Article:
After four consecutive years of apparent deficit, the world copper market could witness a production surplus relative to demand in 2014, according to projections made by International Copper Study Group (ICSG).
Demand this year is expected to lag production. So, world production of refined copper is expected to exceed demand for refined by about 400,000 tonnes.
Interestingly, another surplus year could occur in 2015. Although growth in usage is expected to continue, owing to an increase in refined output that exceeds the expected growth in usage, a surplus is likely again. The ICSG has however cautioned that the global market balances could vary from these projections owing to numerous factors that could reduce or enhance projections for both production and usage.
While world mine production is anticipated to grow by about 5 per cent in 2014 and by 7 per cent in the following year to 18.9 million tonnes (mt) and 20.3 mt respectively, most of the new production is expected to be in the form of copper in concentrate, ICSG said adding that refined production will benefit from adequate availability of concentrate, offsetting expected tightness in the scrap market.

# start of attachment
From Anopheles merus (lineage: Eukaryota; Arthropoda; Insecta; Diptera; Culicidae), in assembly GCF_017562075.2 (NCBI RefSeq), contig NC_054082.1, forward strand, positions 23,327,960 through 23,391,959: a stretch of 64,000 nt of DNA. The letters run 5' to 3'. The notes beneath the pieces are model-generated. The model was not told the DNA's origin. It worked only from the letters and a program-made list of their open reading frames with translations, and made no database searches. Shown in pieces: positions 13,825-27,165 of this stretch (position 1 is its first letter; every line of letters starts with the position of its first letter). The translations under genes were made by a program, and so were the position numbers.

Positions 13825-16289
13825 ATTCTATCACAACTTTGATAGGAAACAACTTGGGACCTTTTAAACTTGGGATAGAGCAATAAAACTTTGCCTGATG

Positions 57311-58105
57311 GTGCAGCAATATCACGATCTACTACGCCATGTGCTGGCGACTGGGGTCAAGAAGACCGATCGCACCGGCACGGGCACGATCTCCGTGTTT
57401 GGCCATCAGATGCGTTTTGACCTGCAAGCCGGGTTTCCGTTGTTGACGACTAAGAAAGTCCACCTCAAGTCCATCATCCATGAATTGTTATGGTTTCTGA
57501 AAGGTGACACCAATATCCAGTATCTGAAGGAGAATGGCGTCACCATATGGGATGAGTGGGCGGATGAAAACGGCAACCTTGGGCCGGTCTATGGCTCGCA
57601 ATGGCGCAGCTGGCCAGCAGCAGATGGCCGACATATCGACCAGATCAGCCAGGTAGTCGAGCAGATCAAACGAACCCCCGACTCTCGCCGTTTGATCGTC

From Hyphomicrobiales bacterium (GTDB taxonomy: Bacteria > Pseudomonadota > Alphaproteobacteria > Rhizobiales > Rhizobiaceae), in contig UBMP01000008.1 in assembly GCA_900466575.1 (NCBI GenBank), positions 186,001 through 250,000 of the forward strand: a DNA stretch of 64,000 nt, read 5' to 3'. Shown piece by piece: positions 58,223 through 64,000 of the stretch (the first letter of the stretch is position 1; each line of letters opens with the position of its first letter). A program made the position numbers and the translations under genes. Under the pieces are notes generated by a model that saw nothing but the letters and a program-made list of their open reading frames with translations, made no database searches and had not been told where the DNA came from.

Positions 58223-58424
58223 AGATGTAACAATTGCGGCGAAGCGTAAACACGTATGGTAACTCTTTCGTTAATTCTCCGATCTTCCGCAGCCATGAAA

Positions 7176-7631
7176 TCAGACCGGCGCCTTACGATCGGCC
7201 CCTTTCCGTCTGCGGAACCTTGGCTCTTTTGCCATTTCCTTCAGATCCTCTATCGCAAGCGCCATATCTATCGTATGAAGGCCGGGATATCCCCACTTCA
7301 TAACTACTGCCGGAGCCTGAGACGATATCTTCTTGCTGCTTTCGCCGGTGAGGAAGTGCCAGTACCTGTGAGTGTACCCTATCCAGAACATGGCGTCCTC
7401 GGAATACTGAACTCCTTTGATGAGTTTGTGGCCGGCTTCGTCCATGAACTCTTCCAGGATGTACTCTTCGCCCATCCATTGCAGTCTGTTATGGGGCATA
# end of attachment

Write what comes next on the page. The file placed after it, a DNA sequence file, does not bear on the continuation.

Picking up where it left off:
In 2014, world refined copper production is expected to increase by 6.5 per cent to 22.4 mt and in 2015 grow further to 23.3 mt (by 4.3 per cent). ICSG expects world apparent refined demand in 2014 to grow by about 3 per cent to 22 mt. With better prospects for the world economy in 2015, world usage may continue to grow. Chinese demand growth will be around 5 per cent this year and the next.
Copper prices were battered last month; and by the end of March, LME cash prices fell below the psychological level of $7,000/t to around $6,500/t, some 11 per cent down from the start of the year. The price fall was triggered by anticipated weakness in Chinese consumption demand.
While the struggling construction market is seen bearish for copper, China’s State Grid has announced a huge 14 per cent increase in investment for 2014. Anecdotal reports suggest the sentiment is beginning to improve, even though Chinese copper demand has slowed but surely from a high base. Additionally, as end-users are reported to be holding low raw material inventory, physical buying could accelerate if industrial activity normalises.